IndicatorUnit2019–202020–212021–222022–23
Gross state product (real) growth (per cent)(1)per cent0.1–0.35.62.75 (est.)(2)
Employment growth – Victoria – trend (per cent)(3)per cent3.15.23.33.9
Whole of government emergency management forums, meetings and exercises facilitatednumber8021813548
Employers informed on OHS obligations under both state and Commonwealth legislation and regulationsnumber18,2919,37512,63311,012

Sources:

  1. Australian Bureau of Statistics (2021–22 financial year) Australian National Accounts: State Accounts, ABS website, accessed 6 August 2023.
  2. 2023–24 Victorian Budget Paper No. 2 — Strategy and Outlook.
  3. Australian Bureau of Statistics (2022–23 financial year) ‘Table 5: Labour force status by Sex, Victoria’ [time series spreadsheet],Labour Force, Australia, ABS website, accessed 6 August 2023.

More details on DPC’s 2022–23 performance against its output performance measures are provided on pages 49–59.

First Peoples in Victoria are strong and self-determining — key initiatives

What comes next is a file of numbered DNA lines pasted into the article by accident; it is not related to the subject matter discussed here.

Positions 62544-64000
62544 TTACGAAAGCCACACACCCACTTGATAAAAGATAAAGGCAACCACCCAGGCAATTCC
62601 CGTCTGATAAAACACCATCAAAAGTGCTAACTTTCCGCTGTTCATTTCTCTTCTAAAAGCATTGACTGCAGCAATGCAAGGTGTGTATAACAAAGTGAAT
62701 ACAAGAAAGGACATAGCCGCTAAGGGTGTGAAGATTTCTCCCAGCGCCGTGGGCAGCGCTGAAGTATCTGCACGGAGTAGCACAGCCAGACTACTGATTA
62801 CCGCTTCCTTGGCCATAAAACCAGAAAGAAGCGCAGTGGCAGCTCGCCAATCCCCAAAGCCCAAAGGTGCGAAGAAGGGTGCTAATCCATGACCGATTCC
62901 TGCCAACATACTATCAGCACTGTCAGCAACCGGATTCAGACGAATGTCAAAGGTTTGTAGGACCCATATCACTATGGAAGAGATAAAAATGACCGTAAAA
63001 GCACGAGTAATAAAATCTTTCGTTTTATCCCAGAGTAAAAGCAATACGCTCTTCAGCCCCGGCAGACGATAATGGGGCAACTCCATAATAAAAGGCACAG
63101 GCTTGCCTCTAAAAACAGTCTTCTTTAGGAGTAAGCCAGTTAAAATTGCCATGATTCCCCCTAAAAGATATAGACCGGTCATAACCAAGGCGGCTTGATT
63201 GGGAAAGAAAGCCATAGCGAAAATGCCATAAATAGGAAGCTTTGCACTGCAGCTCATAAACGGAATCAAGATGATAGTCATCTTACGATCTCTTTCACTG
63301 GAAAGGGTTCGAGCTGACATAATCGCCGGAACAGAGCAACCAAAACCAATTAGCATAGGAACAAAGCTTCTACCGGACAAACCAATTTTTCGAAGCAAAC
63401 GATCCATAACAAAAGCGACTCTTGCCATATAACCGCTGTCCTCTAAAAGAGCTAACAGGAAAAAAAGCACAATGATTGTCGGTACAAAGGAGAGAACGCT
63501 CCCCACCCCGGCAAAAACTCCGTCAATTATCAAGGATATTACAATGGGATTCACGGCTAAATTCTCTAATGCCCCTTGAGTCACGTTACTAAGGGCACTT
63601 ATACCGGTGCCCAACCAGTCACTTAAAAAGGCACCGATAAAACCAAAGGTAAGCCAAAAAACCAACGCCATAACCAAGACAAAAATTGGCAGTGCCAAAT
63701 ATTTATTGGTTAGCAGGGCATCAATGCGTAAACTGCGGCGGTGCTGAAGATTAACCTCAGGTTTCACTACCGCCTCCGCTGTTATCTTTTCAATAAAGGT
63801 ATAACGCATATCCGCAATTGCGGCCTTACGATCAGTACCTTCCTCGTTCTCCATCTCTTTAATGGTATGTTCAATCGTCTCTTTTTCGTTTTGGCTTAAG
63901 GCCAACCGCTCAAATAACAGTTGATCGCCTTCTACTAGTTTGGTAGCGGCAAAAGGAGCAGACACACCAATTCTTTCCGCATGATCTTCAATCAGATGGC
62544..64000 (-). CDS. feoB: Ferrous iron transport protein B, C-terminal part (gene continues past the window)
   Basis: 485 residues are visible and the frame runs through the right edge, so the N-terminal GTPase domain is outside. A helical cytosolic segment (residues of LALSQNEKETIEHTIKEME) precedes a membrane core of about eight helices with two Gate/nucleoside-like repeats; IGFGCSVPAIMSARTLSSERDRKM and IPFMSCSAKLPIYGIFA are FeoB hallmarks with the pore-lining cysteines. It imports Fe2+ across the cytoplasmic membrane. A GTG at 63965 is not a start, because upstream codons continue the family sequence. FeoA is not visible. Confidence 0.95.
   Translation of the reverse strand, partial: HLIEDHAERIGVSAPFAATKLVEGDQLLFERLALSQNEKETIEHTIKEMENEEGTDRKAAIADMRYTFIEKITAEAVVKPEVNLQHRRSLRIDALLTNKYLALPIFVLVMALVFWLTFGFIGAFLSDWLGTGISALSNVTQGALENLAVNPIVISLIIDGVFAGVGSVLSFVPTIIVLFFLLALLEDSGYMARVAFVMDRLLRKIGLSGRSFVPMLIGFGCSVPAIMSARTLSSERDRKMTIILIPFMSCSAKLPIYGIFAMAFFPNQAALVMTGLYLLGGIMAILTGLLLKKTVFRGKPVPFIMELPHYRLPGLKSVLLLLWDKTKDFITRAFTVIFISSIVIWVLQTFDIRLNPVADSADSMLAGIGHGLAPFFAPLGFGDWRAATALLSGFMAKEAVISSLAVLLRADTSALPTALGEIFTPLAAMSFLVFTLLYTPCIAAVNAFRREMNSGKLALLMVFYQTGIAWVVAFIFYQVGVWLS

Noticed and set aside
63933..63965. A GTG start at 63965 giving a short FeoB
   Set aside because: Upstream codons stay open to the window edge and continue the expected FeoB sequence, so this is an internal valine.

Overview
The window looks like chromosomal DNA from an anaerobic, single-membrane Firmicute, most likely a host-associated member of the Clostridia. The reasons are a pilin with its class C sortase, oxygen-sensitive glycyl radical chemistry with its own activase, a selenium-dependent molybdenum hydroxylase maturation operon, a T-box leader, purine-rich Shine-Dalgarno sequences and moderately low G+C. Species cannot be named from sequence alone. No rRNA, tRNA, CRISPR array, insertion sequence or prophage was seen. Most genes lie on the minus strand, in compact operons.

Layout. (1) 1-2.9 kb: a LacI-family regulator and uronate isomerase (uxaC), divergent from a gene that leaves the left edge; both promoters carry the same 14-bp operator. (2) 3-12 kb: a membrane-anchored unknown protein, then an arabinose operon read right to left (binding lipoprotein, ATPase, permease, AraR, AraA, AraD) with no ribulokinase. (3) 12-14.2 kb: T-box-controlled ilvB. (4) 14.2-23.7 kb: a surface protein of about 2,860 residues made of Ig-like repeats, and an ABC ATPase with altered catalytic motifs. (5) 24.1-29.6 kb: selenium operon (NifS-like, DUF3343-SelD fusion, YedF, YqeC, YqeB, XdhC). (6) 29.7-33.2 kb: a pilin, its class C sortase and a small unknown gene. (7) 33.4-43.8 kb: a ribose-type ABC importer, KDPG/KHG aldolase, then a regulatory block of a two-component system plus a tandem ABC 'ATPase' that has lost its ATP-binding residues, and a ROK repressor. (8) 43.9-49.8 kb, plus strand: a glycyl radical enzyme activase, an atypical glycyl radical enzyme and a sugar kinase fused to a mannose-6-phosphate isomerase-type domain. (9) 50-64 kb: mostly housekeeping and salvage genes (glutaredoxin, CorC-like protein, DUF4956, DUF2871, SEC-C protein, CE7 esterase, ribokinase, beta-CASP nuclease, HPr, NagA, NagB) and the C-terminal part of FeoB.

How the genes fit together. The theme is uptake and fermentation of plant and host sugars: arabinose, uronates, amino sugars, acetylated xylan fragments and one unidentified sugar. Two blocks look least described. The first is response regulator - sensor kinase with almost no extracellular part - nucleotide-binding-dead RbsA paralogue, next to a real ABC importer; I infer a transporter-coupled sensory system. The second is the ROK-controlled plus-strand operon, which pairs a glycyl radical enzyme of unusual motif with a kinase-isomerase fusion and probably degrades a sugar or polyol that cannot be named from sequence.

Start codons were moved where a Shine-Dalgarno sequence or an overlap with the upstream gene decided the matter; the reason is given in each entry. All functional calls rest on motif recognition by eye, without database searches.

This objective focuses on improving outcomes and services for First Peoples through prioritising actions to enable self-determination, including advancing treaty, protecting and promoting cultural rights and conducting a truth-telling process. It addresses trauma and supports healing; addresses the racism underpinning colonisation; and provides culturally safe systems and services. It also transfers power and resources to communities. DPC’s outcomes on the following key initiatives helped DPC achieve the ‘First Peoples in Victoria are strong and self-determining’ strategic objective.

Advanced Aboriginal self-determination and improved outcomes in line with the commitments made in the Victorian Aboriginal Affairs Framework 2018–2023, the Self-Determination Reform Framework and the Victorian Closing the Gap Implementation Plan 2021–2023